Sowing local Dischord

Local hardcore-emo combo the Subject of Us looks eastward for its inspiration

It’s easy to kick back in the confines of your La-Z-Boy and claim that the Sacramento scene sucks and that there’s no good music coming from the valley. It can be argued, however, that this area has produced more viable music per square mile in the last 10 years than San Francisco has in the last 20.

“The Subject of Us has been together for one year next week. That was the first time all four of us got together,” said Rob Myers, a schoolteacher by day and vocalist by night for Sacramento’s brightest entry into the hardcore-emo sweepstakes.

Myers is joined in the Subject of Us by a rhythm section that features drummer Andrew Simpson and bassist Nathan Castillo, along with Jason Garrett, who weaves swirling guitar riffs to create the band’s angular fusion of Fugazi-styled fare. With a median age of almost 27, these guys could teach a lot to the burgeoning hardcore scene. The band’s members came together starting with Myers’ initial trek to Sacramento. “I moved to Sac from Southern California in September 2001 and met Jason that November,” Myers said. “He was looking to start a new band and had also talked some to Nathan and Andy about it.”

The other members already had spent plenty of time on the local club circuit; Castillo, Garrett and Simpson had played together in Leisure Sports, a highly visible band from a few years back. “Jason and I spent some time hanging out and discovered, to our surprise, that we had some common influence and direction, and we decided to give it a go,” Myers recalled. After talking to Simpson and Castillo, whom Myers hadn’t met, in December 2001, the four made plans to get together after their holiday vacations to start writing songs.

Their band’s first and only release so far is a self-titled, four-song CD released in June 2002 on Reactivation Media, a bedroom label started by friends. Although the EP is less than 15 minutes long, such songs as the opening “Preclusion” and “Into Distress” showcase the band’s musicianship as well as its Fugazi-like focus. As it does for that Washington, D.C.-based band, ideology plays an important role in the Subject of Us’ focus, as the band remains steadfast on its all-ages show policy.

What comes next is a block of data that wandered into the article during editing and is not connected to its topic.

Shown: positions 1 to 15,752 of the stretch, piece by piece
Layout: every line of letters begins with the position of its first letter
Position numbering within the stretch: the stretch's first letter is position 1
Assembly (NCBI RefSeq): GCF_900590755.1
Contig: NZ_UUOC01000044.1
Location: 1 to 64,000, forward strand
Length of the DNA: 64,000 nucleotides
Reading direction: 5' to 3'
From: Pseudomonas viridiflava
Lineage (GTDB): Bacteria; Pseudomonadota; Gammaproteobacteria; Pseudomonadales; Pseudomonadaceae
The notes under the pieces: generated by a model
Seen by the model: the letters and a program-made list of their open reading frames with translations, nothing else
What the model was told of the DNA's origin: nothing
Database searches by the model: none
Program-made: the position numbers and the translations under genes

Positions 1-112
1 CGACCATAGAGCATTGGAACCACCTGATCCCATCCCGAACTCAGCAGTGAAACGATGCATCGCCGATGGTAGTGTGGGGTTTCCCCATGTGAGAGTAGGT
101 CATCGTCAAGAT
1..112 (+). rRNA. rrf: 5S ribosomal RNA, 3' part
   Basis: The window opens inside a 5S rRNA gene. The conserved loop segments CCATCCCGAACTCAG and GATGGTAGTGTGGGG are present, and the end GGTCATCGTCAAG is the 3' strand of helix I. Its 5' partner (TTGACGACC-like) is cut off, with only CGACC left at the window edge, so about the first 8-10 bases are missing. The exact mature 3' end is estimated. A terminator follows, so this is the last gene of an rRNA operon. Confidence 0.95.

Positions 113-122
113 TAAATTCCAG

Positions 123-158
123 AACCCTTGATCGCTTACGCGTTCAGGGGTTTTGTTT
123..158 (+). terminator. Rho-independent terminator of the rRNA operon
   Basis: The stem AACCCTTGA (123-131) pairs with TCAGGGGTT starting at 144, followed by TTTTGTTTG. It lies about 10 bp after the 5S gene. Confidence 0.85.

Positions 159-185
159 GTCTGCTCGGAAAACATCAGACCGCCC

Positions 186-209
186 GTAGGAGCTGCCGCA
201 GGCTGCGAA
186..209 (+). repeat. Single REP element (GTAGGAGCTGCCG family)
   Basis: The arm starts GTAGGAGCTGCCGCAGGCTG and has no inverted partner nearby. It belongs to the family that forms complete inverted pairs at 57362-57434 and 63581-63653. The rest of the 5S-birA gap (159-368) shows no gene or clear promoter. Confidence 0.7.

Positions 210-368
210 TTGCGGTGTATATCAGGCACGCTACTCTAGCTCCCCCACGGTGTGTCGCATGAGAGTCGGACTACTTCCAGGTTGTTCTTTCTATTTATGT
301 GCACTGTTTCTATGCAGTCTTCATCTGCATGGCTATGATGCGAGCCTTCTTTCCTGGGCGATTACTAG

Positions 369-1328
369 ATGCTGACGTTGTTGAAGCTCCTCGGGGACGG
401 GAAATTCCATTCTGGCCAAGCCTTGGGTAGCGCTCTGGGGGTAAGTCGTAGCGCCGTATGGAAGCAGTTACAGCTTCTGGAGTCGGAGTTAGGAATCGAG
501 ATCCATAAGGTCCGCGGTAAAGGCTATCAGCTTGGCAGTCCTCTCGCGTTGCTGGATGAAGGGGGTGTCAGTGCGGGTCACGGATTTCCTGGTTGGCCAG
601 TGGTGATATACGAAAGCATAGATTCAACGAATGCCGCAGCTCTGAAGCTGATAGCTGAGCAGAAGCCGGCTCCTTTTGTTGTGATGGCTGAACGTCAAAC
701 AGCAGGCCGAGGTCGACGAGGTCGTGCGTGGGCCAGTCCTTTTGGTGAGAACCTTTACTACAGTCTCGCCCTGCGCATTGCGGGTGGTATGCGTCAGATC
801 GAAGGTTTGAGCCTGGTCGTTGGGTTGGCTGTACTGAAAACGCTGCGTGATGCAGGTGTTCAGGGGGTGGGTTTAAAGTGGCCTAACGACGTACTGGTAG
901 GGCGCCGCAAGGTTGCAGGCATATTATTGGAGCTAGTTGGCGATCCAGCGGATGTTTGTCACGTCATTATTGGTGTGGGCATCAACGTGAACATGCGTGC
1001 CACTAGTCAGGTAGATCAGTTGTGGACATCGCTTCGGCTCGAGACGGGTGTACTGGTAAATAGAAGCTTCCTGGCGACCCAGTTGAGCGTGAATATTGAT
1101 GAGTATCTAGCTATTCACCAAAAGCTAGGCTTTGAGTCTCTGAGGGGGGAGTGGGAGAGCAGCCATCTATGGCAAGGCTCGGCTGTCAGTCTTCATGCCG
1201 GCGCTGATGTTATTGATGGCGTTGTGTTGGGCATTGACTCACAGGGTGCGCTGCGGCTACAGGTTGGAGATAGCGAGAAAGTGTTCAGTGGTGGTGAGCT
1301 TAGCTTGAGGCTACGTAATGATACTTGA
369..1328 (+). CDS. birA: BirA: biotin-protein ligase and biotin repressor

“We are fairly idealistic and determined that if we are going to do anything, it should be done on terms that we can stand behind. Otherwise, why put your name on something?” said Myers, who teaches fifth grade full time and plays, with the band, a regimen of three to five shows per month.

“We have been playing mostly on weekends, around Northern California and Nevada,” Myers said. In addition, the band plans to release a full-length CD next summer, release a new EP through local promoter Charles Twilling’s Anodyne Entertainment label in February and tour the Northwest in the interim. The recording for the EP will be done locally, and the full-length most likely will be recorded in Orange County by Paul Miner of Death by Stereo. He engineered the band’s self-titled release.

Although the Subject of Us vehemently opposes categorization—singer Myers compares genre classification to a marketing strategy—band members still are rooted heavily in elements of their childhood, which they can’t deny.

“We have actually been working on a cover of a mid-’80s Dischord release. The D.C. scene opened up a lot for me in terms of music and in ways of living your beliefs,” Myers confessed. “We don’t intentionally aspire to fit into any sort of the newer emo thing that has resurfaced over the past few years, but I can see where some of our songs have a bit of the emo feel.”

The band’s CD is available at local stores on consignment, or you can visit the Web site. “If you can’t find it in the store,” said Myers, “e-mail us, and we’ll get one to you. Better yet, come by my house. I’ll get you a copy, make you some tea, and we’ll watch The Simpsons.”